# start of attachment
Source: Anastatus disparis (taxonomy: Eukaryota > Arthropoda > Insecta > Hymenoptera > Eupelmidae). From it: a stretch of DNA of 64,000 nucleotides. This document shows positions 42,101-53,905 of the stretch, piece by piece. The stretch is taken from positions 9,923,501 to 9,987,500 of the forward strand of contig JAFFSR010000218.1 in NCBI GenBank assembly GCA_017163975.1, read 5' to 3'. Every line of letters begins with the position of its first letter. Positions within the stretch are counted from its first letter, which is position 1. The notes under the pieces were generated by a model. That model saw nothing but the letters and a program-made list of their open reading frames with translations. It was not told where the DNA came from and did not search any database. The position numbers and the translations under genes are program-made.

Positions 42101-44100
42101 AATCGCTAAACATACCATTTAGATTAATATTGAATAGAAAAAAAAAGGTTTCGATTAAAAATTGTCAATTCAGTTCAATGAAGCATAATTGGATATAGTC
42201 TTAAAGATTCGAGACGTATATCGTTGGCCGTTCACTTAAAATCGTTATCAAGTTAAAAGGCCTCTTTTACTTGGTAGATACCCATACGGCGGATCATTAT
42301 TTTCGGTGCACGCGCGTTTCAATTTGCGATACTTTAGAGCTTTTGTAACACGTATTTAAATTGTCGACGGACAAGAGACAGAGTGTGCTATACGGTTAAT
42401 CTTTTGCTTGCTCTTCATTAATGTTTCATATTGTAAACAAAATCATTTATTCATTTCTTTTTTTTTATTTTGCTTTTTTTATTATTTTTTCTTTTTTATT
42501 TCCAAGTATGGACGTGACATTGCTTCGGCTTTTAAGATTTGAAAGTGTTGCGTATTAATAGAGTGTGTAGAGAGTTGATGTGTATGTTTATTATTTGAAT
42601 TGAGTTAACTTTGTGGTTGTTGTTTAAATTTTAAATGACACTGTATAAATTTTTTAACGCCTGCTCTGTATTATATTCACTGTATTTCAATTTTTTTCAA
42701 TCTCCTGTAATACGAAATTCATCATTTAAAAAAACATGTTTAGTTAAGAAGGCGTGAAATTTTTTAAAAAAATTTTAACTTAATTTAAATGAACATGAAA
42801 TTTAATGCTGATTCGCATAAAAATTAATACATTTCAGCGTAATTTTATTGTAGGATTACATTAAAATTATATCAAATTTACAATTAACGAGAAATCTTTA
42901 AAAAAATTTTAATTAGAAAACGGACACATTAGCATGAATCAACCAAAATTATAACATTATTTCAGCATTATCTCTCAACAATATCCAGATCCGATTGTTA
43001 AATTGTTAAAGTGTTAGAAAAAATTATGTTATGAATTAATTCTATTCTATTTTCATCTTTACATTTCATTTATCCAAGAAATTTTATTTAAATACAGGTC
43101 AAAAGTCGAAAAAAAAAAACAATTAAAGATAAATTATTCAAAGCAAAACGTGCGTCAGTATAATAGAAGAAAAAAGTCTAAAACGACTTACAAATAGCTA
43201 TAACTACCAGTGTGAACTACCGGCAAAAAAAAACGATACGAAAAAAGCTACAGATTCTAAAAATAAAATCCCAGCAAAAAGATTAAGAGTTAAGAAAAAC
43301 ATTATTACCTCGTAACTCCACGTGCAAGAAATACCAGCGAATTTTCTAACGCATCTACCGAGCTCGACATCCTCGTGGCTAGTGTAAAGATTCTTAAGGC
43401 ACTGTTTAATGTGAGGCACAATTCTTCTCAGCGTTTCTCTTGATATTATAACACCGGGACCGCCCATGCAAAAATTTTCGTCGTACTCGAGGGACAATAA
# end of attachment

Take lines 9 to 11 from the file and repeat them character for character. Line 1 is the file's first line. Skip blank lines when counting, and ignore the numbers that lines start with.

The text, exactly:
42701 TCTCCTGTAATACGAAATTCATCATTTAAAAAAACATGTTTAGTTAAGAAGGCGTGAAATTTTTTAAAAAAATTTTAACTTAATTTAAATGAACATGAAA
42801 TTTAATGCTGATTCGCATAAAAATTAATACATTTCAGCGTAATTTTATTGTAGGATTACATTAAAATTATATCAAATTTACAATTAACGAGAAATCTTTA
42901 AAAAAATTTTAATTAGAAAACGGACACATTAGCATGAATCAACCAAAATTATAACATTATTTCAGCATTATCTCTCAACAATATCCAGATCCGATTGTTA